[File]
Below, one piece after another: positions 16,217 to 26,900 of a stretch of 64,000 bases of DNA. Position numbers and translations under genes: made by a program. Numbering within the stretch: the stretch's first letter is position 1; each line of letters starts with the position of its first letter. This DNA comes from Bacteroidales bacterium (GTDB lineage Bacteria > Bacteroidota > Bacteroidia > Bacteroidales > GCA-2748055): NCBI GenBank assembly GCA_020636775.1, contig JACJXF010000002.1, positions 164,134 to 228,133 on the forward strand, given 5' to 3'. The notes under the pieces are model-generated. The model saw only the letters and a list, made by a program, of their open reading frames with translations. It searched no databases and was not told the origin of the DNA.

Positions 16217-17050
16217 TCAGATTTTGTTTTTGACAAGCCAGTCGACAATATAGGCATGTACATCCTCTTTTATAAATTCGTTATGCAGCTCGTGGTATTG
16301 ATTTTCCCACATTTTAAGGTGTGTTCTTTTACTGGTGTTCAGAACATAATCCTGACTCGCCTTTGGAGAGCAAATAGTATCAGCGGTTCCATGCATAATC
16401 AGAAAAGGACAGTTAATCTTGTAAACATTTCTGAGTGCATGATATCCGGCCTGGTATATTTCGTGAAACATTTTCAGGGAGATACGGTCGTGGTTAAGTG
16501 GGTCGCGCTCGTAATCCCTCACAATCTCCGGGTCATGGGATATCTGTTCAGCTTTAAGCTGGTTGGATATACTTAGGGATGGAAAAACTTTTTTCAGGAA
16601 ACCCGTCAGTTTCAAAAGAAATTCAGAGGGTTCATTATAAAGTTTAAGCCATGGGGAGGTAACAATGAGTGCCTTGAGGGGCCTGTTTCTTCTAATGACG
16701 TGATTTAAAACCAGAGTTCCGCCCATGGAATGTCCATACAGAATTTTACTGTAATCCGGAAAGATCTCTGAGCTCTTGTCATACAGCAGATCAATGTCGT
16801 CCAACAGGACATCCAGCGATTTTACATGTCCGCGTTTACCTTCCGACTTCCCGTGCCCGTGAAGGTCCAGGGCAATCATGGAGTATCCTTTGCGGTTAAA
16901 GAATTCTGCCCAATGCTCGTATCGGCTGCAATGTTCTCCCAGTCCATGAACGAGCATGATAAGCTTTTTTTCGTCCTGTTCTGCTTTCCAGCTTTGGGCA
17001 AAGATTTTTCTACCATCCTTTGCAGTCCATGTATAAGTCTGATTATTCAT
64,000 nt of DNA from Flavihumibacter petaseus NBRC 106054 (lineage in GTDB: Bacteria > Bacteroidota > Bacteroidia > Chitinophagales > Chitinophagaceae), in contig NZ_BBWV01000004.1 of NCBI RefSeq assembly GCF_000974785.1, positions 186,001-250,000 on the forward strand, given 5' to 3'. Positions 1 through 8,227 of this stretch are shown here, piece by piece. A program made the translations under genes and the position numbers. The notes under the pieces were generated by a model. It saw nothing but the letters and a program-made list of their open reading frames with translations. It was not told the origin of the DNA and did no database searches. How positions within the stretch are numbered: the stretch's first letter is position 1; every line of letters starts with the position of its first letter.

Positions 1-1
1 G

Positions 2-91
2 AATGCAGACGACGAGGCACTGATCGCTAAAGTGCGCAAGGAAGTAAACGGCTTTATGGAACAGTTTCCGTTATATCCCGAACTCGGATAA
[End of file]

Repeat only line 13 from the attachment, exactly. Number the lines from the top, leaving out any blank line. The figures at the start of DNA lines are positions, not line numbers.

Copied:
Positions 1-1